You know the old question if a tree falls in the forest and no one is around, does it make a noise? I'm not quite sure why that question came to mind when news came out of the extinction of Dipterocarpus coriaceus in West Malaysia.
It might have something to do with my personal concerns that wild animals and plants are going extinct without us even knowing and how a shallow biodiversity will impact us all.
Anyway, this very large tree which can only be found in West Malaysia, Borneo and Sumatra is now extinct in West Malaysia as of July 2013. The last remaining patch of it was clear cut this month to make way for a new palm oil plantation.
This brings to mind a question that a Malaysian friend likes to ask in Bahasa Melayu, the official language of Malaysia.
"Bila cukup?" Which translated means "When will it be enough?" Her reference is to the ongoing expansions of palm oil plantations in Malaysia, which is made up of both West Malaysia which is a peninsula sharing its northern border with Thailand and East Malaysia, which shares a long border with Indonesia on the island of Borneo.
There is growing concern among Malaysian environmentalists and this blatant removal of a critically endangered plant species created an uproar in their small but vocal community. Suggestions have been made that the government should step in and replant available saplings in the area but you know what, you may be able to replace the trees but you will never be able to replace the little things that made up the total ecosystem in that area. If preserving nature was that simple, we could remove all the old forests left standing in Canada and the US and replace it with eucalyptus plantations to feed our timber and biofuel needs!
This incident will be one massive black eye against Malaysian palm oil which has long marketed itself as being more protective of natural treasures and working sustainably compared to the Indonesians.
Choo Yuen May, the Director General of the Malaysian Palm Oil Board( MPOB) was recently quoted as saying " In Malaysia, more than 50 percent of the land is [still] under forest cover. The government there has held a pledge since 1992 to maintain that 50 percent, and plantations are only supposed to expand onto land that had previously been cleared for crops like cocoa or rubber."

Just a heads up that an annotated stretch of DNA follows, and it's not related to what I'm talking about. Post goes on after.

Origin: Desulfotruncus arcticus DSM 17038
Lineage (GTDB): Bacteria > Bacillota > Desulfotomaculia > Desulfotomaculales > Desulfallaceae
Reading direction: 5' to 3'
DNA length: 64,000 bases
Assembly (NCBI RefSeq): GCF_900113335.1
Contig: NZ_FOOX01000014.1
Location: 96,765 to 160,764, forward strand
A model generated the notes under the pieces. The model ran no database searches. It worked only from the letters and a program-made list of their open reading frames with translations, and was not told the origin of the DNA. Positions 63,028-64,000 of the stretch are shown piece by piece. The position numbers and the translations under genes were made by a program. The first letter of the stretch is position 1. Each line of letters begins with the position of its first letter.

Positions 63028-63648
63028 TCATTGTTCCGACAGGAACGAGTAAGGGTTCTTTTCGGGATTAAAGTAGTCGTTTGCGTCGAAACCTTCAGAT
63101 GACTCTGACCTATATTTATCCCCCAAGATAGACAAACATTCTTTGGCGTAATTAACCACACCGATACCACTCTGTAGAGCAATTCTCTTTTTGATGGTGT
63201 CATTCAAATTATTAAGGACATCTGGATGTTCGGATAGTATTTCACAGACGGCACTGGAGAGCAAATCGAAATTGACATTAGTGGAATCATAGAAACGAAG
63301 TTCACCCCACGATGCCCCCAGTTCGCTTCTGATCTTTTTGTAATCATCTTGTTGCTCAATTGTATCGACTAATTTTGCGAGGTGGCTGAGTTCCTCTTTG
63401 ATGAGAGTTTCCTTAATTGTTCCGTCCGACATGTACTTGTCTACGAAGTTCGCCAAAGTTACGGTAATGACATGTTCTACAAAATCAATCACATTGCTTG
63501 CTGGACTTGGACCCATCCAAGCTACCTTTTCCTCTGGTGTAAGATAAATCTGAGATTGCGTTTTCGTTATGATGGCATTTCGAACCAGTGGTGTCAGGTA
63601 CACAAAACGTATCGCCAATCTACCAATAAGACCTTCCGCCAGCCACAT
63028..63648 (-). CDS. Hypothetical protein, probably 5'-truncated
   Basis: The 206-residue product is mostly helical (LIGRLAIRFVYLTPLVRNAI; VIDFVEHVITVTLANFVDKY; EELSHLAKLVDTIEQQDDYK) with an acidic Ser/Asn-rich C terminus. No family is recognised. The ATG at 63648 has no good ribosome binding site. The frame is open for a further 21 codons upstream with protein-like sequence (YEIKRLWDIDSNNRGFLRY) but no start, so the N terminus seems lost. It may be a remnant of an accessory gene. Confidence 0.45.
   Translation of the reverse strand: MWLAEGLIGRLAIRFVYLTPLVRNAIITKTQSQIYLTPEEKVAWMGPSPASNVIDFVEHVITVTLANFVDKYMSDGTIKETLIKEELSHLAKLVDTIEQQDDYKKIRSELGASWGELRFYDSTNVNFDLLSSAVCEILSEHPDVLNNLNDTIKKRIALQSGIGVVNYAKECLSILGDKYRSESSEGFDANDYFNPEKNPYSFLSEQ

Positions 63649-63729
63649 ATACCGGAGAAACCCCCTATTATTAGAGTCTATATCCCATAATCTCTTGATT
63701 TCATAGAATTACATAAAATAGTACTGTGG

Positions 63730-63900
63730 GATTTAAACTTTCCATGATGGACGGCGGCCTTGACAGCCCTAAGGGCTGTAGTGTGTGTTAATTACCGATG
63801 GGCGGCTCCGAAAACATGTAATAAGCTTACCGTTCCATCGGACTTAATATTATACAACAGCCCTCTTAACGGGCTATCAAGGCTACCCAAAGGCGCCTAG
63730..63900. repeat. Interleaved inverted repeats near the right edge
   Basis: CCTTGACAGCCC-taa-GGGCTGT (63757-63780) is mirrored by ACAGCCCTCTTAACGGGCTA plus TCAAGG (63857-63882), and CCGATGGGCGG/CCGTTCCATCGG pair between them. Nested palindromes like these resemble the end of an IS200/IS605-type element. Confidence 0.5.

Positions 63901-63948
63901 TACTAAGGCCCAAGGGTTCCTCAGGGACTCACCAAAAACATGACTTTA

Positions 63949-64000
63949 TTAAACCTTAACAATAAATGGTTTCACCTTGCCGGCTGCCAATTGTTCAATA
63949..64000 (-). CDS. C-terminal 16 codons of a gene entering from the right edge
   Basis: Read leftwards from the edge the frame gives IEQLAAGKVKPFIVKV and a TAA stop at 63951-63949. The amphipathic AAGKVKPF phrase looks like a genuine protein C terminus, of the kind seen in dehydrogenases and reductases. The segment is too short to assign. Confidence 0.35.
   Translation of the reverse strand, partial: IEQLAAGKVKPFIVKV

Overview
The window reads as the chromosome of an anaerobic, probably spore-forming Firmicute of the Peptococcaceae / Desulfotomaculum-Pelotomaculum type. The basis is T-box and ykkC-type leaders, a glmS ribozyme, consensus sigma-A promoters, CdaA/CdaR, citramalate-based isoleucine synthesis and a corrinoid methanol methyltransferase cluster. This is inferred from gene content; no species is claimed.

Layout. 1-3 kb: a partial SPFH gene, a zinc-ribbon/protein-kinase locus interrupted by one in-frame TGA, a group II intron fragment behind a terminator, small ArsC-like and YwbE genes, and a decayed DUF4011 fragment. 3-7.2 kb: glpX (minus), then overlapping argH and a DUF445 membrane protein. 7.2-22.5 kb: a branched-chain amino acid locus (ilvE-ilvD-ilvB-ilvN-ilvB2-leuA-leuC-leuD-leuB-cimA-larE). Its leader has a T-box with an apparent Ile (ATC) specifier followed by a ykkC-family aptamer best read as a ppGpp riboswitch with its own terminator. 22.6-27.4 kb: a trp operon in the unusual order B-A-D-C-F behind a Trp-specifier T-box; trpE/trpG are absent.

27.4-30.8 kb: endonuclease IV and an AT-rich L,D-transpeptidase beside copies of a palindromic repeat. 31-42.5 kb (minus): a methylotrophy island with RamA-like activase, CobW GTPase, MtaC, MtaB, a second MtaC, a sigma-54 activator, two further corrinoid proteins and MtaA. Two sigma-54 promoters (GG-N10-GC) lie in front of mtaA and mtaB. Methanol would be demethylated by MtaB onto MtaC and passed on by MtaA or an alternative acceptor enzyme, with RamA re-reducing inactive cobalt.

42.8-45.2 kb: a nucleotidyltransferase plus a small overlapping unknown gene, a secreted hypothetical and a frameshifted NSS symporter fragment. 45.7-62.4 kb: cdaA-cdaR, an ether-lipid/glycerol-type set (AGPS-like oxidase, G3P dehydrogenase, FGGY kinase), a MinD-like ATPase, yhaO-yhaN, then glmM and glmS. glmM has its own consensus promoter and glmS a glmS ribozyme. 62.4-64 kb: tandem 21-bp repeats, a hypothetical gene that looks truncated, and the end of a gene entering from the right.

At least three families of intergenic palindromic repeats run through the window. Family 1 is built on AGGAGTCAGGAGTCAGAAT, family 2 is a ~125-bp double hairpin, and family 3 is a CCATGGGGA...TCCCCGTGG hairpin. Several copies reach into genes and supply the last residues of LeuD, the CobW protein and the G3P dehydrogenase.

While we wait to see if they will issue an official statement on the incident which has openly discredited their claims on forest policies in Malaysia, let's take a look at the state of the rainforests there in relation to marketed claims.
"Malaysia has over 50% forest cover" is a favorite chant for the MPOC or Malaysian Palm Oil Council, which oversees the branding and marketing of Malaysian palm oil. How they got this number is a puzzle however. Malaysia is composed of a land mass of approximately 329,847 square kilometers. Its much celebrated Central Forest Spine scheme if fully implemented with the replanting of forest corridors will only yield 53,000 square kilometers. That's only less than 20% forest coverage assuming all the needed replanting is done against all the odds mentioned.
As for the Malaysian states of Sabah and Sarawak on Borneo island, the stats aren't that impressive either. Recent satellite mappings showed that less than 20% intact forests remain in those two states. The Heart of Borneo plan to preserve the precious biodiversity there has achieved only grand conferences and parties to celebrate its protection and little real conservation on the ground.
I tried hard, I really did and punched the calculator several times to achieve a 50% target but the figures do not lie. I am sure the Malaysian palm oil industry wishes Malaysia wasn't custodian to one of the most biodiverse lands on earth.Then all eyes would be elsewhere. Other questions remain as well on how the country can call its collective product "sustainable" when so many of its producers do not work with any sustainable certification of any sort.
To give credit where its due, the Malaysian government and industry is making the right types of noises about sustainable palm oil and I hope the Central Forest Spine and Heart of Borneo schemes move from mere talk to action. As you're reading this today,more species are facing extinction in West Malaysia if this new proposal for palm oil plantations goes through. While the palm oil industry and the Malaysian government works on defining sustainable palm oil, I hope they will take more effective measures to ensure that dipterocarpus coriaceus , will be the last thing to go extinct in Malaysia.